Kishkindha, as the kingdom of the Vanara King Sugriva evokes feelings that transport you to another time.
Charu Uppal is a Senior Lecturer in the department of communication studies at Karlstad University. She has written papers and essays on transnational media, especially Bollywood and its place among the Indian diaspora. She has a keen interest in the role of tradition in maintaining identity, in our mediated society. Her current research explores how rituals are both maintained and modified across generations, in an attempt to preserve cultural identity in the digital age.
Love is not a worldly phenomenon. Love is not mortal. Love is a whirlwind that works beyond our knowledge.
If you have read Juluri’s work before, then he sings in a slightly different tune in his latest book. As thought-provoking as any of his other works, Nine Days in Kishkinda is a very personal journey, even though the readers can relate to it at many places. This slim, personal and profound book raises many questions, answers some and leaves us to ask some of our own, about life, living, service and faith.
A travelogue, filled with magical happenings, that combines stories of families serving in small towns for generations, of visiting ancestral homes, and of letters and voices emerging from the depths that we did not know existed, revitalizing memories and faiths.
There is a common thread throughout the book---that deals with memory, preserved in words, chiseled in stone and tied to family homes, creating bonds beyond time, weaving a link of continuity from one generation to the other.
As the book gives snippets of a field trip to Hampi that Juluri arranged for his class combined with a family visit, it intertwines memories and mementos as a starting point for a larger conversation on the place of people, tradition and faith in our lives. A sense of ancient history is evoked as the author sees his young son engage in rituals that are millennia old.
Another thread working in tandem with memory is the concept of the ‘sacred’, which is apparent even in the opening sentence.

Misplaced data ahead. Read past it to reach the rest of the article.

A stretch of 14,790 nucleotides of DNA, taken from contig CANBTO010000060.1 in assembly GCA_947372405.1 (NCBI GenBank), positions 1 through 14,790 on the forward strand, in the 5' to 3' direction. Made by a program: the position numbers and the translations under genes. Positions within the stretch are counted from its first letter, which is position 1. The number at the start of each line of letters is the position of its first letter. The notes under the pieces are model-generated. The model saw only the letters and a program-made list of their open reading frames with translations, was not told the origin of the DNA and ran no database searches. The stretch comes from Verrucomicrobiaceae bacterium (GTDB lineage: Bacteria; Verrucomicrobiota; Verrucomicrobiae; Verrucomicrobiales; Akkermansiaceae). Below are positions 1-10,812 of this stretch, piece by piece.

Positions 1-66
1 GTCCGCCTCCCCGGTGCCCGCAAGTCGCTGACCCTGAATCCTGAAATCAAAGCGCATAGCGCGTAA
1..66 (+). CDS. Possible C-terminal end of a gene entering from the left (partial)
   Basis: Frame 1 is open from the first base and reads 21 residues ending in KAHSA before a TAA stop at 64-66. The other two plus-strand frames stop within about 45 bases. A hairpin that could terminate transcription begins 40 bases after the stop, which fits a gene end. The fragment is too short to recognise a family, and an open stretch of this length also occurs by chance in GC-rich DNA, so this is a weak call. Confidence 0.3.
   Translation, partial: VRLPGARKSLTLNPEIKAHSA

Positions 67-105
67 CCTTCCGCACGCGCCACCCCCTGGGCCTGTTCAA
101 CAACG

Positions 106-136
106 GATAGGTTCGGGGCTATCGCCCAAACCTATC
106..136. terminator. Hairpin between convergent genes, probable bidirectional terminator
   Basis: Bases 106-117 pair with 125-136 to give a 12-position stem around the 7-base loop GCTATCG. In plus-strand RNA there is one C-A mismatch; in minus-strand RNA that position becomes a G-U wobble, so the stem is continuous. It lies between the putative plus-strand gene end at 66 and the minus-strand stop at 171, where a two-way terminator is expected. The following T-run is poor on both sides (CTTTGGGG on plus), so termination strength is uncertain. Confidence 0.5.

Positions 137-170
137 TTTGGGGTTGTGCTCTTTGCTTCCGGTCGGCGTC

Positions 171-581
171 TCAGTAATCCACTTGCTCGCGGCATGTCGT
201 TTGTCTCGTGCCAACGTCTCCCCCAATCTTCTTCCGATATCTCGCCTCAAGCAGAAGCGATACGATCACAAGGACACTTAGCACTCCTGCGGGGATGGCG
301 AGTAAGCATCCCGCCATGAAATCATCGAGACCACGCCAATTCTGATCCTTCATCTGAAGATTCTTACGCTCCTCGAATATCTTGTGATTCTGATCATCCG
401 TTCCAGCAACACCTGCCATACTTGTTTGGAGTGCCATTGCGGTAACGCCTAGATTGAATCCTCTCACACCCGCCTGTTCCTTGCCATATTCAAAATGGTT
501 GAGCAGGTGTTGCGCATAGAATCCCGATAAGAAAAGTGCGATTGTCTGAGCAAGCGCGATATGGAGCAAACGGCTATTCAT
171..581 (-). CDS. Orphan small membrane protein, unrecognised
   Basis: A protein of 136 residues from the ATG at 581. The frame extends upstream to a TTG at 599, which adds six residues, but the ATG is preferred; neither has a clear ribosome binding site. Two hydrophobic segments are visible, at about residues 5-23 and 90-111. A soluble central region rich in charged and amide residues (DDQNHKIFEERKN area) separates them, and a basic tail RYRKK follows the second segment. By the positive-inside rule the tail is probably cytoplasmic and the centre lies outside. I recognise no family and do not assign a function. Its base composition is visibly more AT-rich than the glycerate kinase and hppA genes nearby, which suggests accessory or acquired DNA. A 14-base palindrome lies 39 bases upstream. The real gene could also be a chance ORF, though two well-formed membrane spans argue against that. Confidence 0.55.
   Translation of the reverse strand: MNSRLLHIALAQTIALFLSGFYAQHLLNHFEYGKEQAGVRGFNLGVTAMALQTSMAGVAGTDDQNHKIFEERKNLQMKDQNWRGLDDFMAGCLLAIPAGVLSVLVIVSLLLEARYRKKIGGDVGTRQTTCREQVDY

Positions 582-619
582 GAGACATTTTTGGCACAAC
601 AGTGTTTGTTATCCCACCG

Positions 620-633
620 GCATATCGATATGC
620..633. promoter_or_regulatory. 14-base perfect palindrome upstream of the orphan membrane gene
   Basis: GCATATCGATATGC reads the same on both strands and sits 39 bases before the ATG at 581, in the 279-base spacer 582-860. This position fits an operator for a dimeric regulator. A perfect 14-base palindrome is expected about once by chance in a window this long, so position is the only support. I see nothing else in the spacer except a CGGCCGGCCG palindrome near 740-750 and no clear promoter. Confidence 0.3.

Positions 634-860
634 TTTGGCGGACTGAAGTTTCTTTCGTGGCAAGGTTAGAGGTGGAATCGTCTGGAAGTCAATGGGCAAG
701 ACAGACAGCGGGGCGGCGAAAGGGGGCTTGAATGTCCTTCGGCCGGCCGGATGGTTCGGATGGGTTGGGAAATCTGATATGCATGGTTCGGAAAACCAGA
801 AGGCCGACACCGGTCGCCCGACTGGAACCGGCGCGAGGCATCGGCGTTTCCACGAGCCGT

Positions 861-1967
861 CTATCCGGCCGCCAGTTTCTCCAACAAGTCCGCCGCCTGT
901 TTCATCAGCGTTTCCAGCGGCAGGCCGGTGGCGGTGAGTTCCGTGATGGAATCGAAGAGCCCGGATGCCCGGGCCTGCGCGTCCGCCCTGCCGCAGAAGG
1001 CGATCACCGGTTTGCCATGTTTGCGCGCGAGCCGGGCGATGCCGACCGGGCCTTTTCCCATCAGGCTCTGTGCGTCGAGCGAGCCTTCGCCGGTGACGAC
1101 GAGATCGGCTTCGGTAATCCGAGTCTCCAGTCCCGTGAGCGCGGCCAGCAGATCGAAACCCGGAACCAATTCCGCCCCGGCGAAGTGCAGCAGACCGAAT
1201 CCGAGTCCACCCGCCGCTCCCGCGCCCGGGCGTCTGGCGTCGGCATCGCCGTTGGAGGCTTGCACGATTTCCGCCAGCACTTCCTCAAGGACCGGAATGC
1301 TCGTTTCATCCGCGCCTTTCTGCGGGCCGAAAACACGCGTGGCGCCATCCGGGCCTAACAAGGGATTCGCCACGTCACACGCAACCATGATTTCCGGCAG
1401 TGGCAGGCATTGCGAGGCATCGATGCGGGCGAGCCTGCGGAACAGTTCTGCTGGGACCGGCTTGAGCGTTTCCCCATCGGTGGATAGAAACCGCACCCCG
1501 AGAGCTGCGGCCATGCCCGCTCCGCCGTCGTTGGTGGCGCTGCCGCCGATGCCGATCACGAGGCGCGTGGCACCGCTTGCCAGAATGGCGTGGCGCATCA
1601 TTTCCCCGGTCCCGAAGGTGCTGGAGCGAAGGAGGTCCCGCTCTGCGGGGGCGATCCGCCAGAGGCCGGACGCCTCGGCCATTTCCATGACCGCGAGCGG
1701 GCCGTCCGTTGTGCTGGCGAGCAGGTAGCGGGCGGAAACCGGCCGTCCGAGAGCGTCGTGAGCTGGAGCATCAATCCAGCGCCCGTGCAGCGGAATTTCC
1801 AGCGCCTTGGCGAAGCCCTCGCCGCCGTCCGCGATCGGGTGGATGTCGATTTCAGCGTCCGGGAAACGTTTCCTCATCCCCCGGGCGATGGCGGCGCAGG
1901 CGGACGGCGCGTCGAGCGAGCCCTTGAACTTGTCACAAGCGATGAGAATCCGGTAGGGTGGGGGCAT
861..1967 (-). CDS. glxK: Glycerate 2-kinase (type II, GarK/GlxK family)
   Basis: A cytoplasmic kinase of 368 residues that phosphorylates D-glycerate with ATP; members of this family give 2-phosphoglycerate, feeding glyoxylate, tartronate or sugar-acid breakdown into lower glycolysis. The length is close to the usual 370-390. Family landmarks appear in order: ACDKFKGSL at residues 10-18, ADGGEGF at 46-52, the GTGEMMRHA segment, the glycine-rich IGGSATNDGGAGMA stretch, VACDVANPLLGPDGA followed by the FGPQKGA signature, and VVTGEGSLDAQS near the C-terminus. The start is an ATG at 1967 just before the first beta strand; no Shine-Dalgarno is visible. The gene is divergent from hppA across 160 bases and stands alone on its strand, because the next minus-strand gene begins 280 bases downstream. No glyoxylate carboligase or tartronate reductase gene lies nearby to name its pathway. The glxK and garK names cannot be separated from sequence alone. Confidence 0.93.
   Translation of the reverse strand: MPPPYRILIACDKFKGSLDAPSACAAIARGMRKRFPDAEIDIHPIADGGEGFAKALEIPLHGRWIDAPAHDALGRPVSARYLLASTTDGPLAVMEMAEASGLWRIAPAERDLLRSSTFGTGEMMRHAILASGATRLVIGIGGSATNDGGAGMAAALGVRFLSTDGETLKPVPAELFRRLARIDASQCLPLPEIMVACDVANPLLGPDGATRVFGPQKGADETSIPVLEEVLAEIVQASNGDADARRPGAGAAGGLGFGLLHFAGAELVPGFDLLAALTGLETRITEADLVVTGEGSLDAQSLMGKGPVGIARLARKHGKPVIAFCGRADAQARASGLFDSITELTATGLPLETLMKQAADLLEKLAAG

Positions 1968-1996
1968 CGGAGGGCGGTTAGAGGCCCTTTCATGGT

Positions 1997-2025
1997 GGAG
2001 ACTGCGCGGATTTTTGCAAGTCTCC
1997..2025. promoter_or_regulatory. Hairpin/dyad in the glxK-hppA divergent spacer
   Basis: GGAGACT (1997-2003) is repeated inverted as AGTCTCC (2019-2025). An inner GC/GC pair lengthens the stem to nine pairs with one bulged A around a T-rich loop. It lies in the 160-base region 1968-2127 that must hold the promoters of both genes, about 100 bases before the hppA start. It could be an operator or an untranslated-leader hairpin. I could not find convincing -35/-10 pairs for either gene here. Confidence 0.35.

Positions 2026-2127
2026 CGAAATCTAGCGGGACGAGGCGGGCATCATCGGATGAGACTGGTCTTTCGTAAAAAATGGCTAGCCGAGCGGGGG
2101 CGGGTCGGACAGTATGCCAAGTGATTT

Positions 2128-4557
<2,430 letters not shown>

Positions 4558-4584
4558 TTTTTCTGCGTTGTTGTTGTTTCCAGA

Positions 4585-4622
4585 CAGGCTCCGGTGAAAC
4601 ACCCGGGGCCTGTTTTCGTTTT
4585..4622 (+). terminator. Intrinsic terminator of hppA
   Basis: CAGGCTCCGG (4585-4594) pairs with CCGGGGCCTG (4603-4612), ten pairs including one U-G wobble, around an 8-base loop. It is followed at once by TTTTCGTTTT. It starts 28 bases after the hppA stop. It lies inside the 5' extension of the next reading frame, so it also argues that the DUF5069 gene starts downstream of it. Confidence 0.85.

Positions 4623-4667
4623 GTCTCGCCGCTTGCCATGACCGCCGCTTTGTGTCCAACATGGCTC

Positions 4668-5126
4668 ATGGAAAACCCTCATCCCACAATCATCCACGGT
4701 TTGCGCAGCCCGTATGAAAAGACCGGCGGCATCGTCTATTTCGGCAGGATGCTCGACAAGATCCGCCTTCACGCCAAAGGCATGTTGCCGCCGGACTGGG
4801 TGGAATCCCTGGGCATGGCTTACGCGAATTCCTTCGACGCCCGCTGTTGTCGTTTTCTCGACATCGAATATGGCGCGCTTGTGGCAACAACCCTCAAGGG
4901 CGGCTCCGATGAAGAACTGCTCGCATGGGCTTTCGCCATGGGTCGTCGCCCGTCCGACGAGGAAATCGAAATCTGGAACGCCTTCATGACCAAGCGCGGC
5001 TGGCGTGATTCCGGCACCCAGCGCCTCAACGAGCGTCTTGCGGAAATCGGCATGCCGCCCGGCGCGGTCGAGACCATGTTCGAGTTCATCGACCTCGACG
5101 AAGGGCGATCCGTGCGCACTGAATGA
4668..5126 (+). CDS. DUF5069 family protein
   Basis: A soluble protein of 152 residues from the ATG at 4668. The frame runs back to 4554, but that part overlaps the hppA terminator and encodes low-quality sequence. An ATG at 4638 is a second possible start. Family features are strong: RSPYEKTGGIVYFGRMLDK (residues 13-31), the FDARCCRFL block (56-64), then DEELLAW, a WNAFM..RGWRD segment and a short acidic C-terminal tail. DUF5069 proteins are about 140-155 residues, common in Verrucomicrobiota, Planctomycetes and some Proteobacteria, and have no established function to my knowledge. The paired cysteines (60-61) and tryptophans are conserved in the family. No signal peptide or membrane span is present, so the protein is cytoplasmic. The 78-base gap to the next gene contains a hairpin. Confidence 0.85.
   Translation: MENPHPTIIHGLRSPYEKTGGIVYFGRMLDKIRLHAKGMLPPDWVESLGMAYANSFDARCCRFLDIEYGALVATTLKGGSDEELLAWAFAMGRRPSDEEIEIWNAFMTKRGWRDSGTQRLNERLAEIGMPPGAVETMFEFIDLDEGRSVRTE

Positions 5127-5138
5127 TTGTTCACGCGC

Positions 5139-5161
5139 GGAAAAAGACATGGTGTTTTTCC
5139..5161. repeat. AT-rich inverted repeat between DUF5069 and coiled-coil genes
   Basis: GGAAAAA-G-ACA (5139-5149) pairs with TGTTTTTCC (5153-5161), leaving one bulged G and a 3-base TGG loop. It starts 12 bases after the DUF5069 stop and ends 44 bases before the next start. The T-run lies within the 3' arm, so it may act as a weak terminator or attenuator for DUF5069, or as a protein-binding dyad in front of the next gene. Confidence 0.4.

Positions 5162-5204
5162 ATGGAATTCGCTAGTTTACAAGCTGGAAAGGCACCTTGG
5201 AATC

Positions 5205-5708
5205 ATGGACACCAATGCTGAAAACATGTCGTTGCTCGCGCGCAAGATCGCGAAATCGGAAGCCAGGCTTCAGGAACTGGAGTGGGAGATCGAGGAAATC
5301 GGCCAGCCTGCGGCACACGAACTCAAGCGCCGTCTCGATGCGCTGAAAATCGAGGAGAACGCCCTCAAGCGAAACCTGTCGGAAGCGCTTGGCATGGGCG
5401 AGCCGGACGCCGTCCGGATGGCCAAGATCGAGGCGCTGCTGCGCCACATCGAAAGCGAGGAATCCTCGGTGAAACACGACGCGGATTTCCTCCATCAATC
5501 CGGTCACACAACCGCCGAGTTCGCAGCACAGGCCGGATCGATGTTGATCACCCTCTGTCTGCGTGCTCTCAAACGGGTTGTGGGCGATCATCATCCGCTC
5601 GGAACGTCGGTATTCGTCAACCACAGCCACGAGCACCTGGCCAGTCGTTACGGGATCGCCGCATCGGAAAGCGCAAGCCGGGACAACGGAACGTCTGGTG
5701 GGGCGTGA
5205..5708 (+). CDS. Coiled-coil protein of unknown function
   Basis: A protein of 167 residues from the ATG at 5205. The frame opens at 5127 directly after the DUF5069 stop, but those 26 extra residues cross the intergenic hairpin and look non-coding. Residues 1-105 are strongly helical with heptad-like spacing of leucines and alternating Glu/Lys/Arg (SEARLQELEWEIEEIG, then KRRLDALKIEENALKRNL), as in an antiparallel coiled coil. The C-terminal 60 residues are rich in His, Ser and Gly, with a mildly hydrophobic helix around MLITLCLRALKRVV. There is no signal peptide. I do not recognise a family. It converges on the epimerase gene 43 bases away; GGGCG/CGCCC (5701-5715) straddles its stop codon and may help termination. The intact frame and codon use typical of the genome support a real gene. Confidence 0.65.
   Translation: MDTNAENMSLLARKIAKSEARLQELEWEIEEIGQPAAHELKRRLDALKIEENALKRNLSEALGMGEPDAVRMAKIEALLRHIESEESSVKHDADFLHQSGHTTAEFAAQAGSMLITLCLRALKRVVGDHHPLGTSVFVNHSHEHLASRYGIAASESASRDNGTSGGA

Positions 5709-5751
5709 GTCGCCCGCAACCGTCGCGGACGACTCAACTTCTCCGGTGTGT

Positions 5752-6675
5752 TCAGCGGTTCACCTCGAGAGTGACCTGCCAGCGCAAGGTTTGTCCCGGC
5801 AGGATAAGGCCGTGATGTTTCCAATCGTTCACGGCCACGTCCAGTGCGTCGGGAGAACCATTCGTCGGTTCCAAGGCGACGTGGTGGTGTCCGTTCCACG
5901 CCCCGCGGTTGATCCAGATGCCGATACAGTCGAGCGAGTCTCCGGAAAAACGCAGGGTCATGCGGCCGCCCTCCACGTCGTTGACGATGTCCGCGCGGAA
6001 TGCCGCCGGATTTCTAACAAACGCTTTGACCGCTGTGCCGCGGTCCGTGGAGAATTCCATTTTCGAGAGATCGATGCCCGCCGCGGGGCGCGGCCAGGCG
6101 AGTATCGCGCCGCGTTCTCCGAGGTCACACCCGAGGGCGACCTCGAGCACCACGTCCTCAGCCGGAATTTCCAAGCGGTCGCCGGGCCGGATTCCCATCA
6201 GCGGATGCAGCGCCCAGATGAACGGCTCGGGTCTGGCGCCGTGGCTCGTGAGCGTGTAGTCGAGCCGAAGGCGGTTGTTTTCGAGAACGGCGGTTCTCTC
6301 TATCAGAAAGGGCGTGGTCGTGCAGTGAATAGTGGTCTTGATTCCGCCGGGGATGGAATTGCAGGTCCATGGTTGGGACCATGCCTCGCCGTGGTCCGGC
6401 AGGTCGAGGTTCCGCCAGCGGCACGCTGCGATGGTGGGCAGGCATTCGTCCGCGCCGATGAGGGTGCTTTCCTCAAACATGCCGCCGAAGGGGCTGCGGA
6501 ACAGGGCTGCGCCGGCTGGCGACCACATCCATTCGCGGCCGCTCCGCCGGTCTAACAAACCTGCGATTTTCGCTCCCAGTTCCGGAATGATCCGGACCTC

‘My father’s breath was holy.’
The contemplation on the sacred, considering ‘something holy’ has been under attack for decades by scholars who want to extract meanings of their own making from sacred Indian texts, is the need of the hour. As I read the book on Kindle, the irony of technology automatically translating Hanuman as ‘a kind of an animal’ was not lost on me. Is it really the technology that will save us? Or is it the consciousness that created technology that vows to use it for the betterment of mankind that will be our saviour? In the end, it is human intelligence that will decide our fate. And that human intelligence, as revealed in Juluri’s travels, is nurtured among family interactions, in relationships and in search for our identity, through living rituals, through old temples and even through letters and words left by parents.
‘Random, modern-mind questions, obsessed about the creation of the creator, rather than the obligation of figuring out our time and place in our own createdness, in the first place’
Reading the book, at times I was transported to those places in India that are rich with history and still mired in obscurity where nameless people continue to serve and be grateful that they are privy to a dialogue with history that, in some way, the modern mind has forgotten. These people are not worldly, nor do they speak the language of Starbucks, but have wisdom far, far deeper, that knows that continuation of any knowledge, lineage, family, and love needs effort and understanding, and most of all, time. It takes more than a few generations to thoroughly know a place before one can serve it.
Where today ubiquitous words combined with luring images beckon us to consume more, Juluri’s book makes us reflect on how memories might be left behind through words, through stories, through hand-written letters, through works of art and rituals performed generation after generation. Several passages beautifully weave themes of environmentalism with what is held sacred, both tangible and intangible.
We live to please our gods; sometimes, we do so with ritual forms of worship, with milk and coconut water and honey (which by the way skeptics, we don’t necessarily waste, but consume afterwards), and sometimes we do so simply by adhering to our dharma, by practicing kindness, fairness and selflessness with others. We please our gods by pleasing our children. We please our gods by pleasing our elders. We please our gods by pleasing our own selves in appropriate and I think ecologically sustainable manners.
Dharma is love as it is always.
The slimness of the book defies the deep and lasting message that the book contains. I personally think the book should be read in one go, and then mulled over the next few days. The book is available as an ebook and provides much more food and nutrition for the mind for the small amount it charges.